Battery Development New sodium-ion battery advance could challenge lithium-ion
Lithium-ion batteries have long since dominated the market. However, sodium-ion battery technology could approach and exceed the performance of Li-ion at a much lower cost and higher efficiency and safety levels.
Now, researchers have created a sodium-ion battery that holds as much energy as some of the lithium-ion battery chemistries that are currently available. This is according to a team from Washington State University (WSU) whose research, in collaboration with the Pacific Northwest National Laboratory (PNNL), could lead to a viable battery technology solution.
The research team claims that its sodium-ion battery technology is capable of delivering a similar capacity to that of some lithium-ion batteries and that it can recharge successfully, retaining 80% of its charging capacity after 1,000 charge cycles. “This is a major development for sodium-ion batteries,” said Dr Imre Gyuk from the US Department of Energy’s Office of Electricity. “There is great interest around the potential for replacing Li-ion batteries with Na-ion in many applications,” she added.
Sodium-ion batteries can also be made more cheaply thanks to the sheer abundance of the inexpensive materials required, such as sodium. Sodium is also very sustainable, making sodium-ion batteries an ideal candidate for large-scale energy storage. In contrast, lithium-ion batteries are made from rare and expensive materials such as cobalt and lithium. As demand for high-level technologies such as electric vehicles and electrical energy storage grows, these materials are going to become harder and more expensive to acquire.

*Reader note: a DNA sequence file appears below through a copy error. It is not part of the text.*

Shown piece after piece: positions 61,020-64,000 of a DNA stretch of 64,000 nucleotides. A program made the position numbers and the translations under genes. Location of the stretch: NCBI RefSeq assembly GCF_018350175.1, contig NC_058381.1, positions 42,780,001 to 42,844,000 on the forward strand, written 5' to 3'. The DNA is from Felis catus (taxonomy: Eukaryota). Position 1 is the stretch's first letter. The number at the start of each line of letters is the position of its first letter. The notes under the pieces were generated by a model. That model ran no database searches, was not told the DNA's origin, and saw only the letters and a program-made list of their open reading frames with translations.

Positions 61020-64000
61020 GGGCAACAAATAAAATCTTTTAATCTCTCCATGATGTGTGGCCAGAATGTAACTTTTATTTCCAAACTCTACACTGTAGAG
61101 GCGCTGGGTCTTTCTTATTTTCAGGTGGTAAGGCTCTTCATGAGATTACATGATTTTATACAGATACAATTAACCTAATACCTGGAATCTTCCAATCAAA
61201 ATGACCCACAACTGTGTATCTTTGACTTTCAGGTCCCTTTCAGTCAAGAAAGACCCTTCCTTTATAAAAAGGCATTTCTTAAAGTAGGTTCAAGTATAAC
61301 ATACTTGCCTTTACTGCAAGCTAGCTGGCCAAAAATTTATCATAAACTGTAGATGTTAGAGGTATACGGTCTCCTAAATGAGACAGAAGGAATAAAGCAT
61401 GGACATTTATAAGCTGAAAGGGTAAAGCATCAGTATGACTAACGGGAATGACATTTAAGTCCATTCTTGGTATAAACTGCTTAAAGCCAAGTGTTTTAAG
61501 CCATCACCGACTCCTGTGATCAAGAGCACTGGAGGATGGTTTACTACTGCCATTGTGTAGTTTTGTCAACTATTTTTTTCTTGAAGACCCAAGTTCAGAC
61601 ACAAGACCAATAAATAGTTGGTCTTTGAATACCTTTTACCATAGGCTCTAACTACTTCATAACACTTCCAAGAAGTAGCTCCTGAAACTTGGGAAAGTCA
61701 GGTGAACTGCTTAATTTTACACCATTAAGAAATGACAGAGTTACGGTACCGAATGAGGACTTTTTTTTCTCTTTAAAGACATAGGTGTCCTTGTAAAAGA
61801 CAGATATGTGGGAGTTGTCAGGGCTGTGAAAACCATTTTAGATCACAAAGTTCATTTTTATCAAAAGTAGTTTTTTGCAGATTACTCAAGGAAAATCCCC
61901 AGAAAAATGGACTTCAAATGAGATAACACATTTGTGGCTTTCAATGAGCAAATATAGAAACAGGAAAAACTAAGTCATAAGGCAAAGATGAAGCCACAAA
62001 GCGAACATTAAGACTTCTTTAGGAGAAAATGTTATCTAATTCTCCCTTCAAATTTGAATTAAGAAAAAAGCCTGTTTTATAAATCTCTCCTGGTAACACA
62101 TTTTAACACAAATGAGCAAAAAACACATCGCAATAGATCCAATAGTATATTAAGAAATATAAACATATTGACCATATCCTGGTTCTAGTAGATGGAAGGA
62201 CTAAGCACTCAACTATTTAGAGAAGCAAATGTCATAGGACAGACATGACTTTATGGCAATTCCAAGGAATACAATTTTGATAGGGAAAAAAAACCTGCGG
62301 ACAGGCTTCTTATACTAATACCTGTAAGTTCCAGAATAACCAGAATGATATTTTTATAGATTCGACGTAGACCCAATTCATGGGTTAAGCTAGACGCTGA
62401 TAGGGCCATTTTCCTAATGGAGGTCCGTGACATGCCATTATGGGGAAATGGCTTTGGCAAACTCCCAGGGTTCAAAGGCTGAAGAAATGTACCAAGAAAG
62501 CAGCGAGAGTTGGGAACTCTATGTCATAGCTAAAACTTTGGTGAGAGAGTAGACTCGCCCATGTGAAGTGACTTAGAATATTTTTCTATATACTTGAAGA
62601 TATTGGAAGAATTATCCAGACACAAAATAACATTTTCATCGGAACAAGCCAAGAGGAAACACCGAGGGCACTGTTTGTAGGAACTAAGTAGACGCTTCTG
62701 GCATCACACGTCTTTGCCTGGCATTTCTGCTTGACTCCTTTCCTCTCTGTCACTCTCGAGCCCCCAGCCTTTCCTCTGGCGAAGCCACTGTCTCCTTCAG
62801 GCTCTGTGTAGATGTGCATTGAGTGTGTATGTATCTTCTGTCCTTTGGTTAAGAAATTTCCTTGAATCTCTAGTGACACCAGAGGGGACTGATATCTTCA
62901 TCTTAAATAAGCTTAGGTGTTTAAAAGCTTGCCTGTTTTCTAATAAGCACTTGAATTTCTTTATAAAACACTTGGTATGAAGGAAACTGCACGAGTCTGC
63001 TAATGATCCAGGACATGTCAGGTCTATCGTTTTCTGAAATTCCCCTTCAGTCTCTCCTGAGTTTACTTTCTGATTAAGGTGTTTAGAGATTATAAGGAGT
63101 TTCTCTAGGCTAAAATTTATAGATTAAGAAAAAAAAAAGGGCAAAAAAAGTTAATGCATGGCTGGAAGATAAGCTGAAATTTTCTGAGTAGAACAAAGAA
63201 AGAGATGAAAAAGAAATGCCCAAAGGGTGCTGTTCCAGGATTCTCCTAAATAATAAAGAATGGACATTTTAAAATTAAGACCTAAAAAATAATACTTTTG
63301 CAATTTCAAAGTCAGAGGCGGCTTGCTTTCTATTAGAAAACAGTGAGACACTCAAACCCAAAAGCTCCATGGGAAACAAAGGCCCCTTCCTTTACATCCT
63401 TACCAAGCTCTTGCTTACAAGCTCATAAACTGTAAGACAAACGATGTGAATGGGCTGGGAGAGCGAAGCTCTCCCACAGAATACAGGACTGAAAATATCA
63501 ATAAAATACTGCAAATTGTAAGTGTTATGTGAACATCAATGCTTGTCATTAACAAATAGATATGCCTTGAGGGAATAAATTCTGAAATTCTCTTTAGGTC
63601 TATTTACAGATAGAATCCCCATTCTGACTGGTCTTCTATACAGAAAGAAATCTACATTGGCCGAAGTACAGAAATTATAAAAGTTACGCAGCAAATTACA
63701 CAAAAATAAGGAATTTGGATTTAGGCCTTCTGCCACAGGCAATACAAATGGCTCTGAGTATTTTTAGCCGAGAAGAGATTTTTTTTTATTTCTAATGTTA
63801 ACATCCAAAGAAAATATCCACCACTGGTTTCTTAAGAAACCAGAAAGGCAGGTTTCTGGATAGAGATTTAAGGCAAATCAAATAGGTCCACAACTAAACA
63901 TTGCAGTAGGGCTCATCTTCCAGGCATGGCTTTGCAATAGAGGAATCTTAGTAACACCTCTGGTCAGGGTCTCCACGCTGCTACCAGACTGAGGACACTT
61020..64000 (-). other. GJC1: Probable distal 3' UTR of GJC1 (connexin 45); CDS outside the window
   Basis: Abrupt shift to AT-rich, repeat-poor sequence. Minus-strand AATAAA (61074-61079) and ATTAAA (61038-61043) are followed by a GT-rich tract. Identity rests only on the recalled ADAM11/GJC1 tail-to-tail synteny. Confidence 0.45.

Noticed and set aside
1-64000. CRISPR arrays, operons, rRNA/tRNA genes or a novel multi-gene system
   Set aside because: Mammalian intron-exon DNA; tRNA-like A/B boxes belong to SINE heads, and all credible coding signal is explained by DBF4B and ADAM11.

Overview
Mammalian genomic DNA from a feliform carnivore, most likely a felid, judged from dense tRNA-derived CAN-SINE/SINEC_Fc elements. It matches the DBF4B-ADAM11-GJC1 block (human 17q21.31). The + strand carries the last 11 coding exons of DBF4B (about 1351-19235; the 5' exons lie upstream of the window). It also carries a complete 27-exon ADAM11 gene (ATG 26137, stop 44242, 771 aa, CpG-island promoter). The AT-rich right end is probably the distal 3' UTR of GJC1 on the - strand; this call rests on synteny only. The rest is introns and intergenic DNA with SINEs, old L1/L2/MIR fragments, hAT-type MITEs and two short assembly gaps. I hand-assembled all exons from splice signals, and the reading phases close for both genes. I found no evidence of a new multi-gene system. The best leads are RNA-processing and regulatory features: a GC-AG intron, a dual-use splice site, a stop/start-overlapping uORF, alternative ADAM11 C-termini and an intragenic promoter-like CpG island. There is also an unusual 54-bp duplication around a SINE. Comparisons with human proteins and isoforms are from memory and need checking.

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There is a drawback, however; sodium-ion batteries do not hold as much energy as lithium-ion batteries do, and they can also be challenging to recharge. According to the research team, a key challenge for some of the most promising sodium-ion cathode materials is that a layer of inactive sodium crystals accumulates at the cathode’s surface, inhibiting the flow of sodium ions. This causes the battery to degrade over time. “The key challenge is for the battery to have both high energy density and a good cycle life,” said PhD graduate Junhua Song, the research paper’s principal author.
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In their research, the WSU-PNNL team created a layered metal oxide cathode and a liquid electrolyte with extra sodium ions, creating a saltier solution that resulted in better cathode interaction. This design and electrolyte system facilitated the continued movement of sodium ions, preventing the accumulation of crystals which impedes electricity generation.
“Our research revealed the essential correlation between cathode structure evolution and surface interaction with the electrolyte,” Lin said. The research team believes that their results are the “best… ever reported” for a sodium-ion battery with a layered cathode, demonstrating its viability as a technology comparable to and potentially better than lithium-ion batteries.
The research project was led by Yuehe Lin, a professor in WSU’s School of Mechanical and Materials Engineering, and Xiaolin Li, a senior research scientist at PNNL and was published in the journal, ACS Energy Letters in April.